Last Week In PlayStation #1 | Sony Invests In Epic, Kojima Shuts Acquisition Rumours, And Ghost Of Tsushima Support Concludes
Hello and welcome to Last Week In PlayStation, a brand new weekly series here on platyview.com.
Publishing every Monday evening India time (early evening Central European time and late morning Pacific time), the series will round up all of last week's PlayStation news and other happenings into one single article.
This first issue will cover all PlayStation news from the 11th of April '2022 to the 17th of April 2022.
So without further ado - because I have never written a piece like this before and don't know how long this will take - here is what went down in the world of PlayStation last week.
Sony Invests Another Billion Dollars Into Epic Games
More pertinent, however, is that the other $1 billion of investment is from Sony. This comes after a $250 million investment in July 2020 and a $200 million investment in April 2021.
In Epic's press release, Sony's President and CEO Kenichiro Yoshida says the investment is to 'deepen our relationship in the metaverse field'. Yoshida also notes that the combination of Epic's powerful game engine [Unreal Engine] and Sony's technologies will accelerate 'the development of new digital fan experiences'.
It is clear that Sony seems immense potential in Epic Games, and especially in the technology behind Unreal Engine. This investment seems to be both Sony simply putting its funding behind a successful company and securing a closer partnership with Epic, possibly aiding PlayStation Studios in their use of Unreal Engine to develop games.
Sony-owned Bend Studio's 2019 zombie open-world game Days Gone was developed using Unreal Engine 4. As reported by VGC earlier this year, new PlayStation first-party studio Firesprite Games is working on a 'AAA horror' game in Unreal Engine 5.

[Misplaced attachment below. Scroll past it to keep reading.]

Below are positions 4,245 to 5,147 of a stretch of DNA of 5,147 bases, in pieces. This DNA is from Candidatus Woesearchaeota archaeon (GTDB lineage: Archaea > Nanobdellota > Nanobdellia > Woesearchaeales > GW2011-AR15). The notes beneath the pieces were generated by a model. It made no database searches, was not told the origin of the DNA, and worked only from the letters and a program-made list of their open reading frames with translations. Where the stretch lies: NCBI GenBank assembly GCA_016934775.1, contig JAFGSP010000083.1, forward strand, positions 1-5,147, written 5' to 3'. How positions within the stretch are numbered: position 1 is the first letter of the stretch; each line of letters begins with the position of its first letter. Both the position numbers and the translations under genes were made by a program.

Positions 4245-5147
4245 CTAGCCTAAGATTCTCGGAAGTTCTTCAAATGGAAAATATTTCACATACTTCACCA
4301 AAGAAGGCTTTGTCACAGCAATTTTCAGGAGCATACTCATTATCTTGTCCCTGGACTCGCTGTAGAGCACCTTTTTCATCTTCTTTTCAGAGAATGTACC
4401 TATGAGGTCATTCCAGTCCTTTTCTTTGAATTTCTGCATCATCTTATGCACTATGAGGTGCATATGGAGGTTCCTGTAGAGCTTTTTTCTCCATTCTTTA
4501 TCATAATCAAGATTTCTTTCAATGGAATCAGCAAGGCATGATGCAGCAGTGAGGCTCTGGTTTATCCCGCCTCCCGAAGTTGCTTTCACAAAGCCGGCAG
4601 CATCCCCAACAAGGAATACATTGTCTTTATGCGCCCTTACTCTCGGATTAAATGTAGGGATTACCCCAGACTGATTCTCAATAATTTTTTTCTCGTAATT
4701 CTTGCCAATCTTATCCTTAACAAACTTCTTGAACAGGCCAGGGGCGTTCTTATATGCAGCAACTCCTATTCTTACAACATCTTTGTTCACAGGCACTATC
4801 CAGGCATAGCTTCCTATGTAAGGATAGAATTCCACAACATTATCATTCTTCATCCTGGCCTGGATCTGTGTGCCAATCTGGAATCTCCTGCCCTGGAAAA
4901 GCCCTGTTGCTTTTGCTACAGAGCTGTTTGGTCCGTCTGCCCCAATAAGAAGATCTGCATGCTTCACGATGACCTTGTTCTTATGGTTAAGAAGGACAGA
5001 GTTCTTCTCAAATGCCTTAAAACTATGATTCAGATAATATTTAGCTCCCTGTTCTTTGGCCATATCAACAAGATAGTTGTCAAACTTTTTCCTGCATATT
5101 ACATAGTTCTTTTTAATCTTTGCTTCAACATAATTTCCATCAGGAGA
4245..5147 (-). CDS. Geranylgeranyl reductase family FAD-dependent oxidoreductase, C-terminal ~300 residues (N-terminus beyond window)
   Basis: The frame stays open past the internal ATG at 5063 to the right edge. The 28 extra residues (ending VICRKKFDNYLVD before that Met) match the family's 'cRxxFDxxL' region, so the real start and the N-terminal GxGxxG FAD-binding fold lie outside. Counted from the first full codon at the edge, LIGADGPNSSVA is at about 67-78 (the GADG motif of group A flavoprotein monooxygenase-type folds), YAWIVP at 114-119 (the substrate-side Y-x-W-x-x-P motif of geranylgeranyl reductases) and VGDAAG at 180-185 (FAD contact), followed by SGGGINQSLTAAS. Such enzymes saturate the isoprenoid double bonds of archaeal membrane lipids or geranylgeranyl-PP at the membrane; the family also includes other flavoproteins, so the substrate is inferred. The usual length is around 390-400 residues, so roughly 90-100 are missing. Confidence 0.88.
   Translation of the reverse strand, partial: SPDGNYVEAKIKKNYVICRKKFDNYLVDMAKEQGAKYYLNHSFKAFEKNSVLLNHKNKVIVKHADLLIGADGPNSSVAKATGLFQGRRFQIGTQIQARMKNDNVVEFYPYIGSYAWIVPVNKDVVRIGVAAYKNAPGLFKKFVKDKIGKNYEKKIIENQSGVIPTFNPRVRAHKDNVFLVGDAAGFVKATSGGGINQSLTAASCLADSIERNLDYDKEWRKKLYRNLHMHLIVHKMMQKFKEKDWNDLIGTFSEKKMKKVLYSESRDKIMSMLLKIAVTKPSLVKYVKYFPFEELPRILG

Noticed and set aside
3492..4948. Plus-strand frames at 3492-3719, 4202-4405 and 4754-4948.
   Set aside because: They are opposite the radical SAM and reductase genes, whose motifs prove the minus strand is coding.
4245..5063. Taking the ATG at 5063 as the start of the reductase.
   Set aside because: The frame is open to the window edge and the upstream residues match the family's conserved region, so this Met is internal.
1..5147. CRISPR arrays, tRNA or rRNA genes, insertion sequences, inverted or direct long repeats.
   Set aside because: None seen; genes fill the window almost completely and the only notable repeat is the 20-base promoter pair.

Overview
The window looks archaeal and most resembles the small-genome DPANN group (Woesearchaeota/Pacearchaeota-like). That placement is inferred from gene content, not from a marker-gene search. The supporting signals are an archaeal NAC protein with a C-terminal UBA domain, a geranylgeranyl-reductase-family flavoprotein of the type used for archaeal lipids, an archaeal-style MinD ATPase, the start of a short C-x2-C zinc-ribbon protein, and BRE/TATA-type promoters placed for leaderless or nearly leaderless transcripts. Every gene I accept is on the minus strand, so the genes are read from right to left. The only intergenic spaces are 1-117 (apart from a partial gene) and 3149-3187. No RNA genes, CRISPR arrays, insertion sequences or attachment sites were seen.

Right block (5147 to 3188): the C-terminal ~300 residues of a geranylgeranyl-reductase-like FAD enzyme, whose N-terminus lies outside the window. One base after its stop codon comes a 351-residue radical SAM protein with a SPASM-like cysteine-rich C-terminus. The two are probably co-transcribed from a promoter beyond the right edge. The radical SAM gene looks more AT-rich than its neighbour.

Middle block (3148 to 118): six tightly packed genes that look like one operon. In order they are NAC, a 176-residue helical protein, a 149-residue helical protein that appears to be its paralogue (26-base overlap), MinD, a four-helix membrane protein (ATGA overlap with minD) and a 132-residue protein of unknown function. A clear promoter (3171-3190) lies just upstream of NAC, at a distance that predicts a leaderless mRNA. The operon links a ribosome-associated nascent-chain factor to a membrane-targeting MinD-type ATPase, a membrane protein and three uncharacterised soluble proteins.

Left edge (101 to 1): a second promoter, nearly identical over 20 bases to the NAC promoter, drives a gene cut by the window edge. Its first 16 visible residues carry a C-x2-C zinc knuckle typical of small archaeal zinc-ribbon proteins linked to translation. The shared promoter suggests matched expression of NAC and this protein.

This move will have no noticeable impact on the everyday PlayStation gamer but shows deepening ties between Sony and Epic Games. Expect to see more such investments in Epic over the next few years.
Kojima Shuts PlayStation Studios Acquisition Rumours
This led many to speculate that Kojima Productions may have been acquired by Sony, as PlayStation does have a history of accidentally revealing acquisitions early. When Housemarque was acquired by Sony in July of last year, the PlayStation Japan Twitter account accidentally put out an image that said 'Welcome to the family Bluepoint Games'. The tweet was deleted and Sony was silent on the situation, but it was obvious Bluepoint was about to be acquired. And sure enough, a few months later this was officially confirmed.
Stirring the rumour pot even further, Kojima then retweeted said image, only to quickly tweet out a clarification on this matter.
In hindsight, PlayStation adding an image from Death Stranding to their PlayStation Studios banner shouldn't have immediately been interpreted as a sign of an acquisition. Sony uses the PlayStation Studios label and brand for all its first-party and second-party games- the latter of which Death Stranding is a part. Sony also owns the Death Stranding IP, making even more sense for it to be added to this banner.
However, I still think it is weird that Death Stranding was added to the banner. All the games on it are developed by first-party teams, and Sony should've known this change would've led everyone to believe the studio was being acquired.
Alas, the situation stands resolved and clarified from the horse's mouth itself. But with the close relationship between PlayStation and Kojima Productions, I wouldn't rule out an acquisition taking place in the future.
Ghost of Tsushima Support Ends After Nearly 2 Years
Legends has been updated with new game modes and content since release, with the base game also receiving DLC in the form of the Iki Island expansion, which launched in August of last year.
But now, a year and nine months after its release, post-launch support for Ghost of Tsushima and its Legends multiplayer mode has come to an end.
As reported by PlayStation Lifestyle, this news comes in form of a note from the developers at the end of the latest set of Ghost of Tsushima patch notes. Patch 2.18 is a routine one with bug fixes and quality of life improvements.
But slipped in at the end is a note that the developers 'aren't actively working on any additional patches at the moment'. Instead, they will 'continue to monitor feedback' for any 'high priority bugs or issues that emerge'. The devs then proceed to thank the community for the support on both Ghost of Tsushima and the Legends multiplayer mode.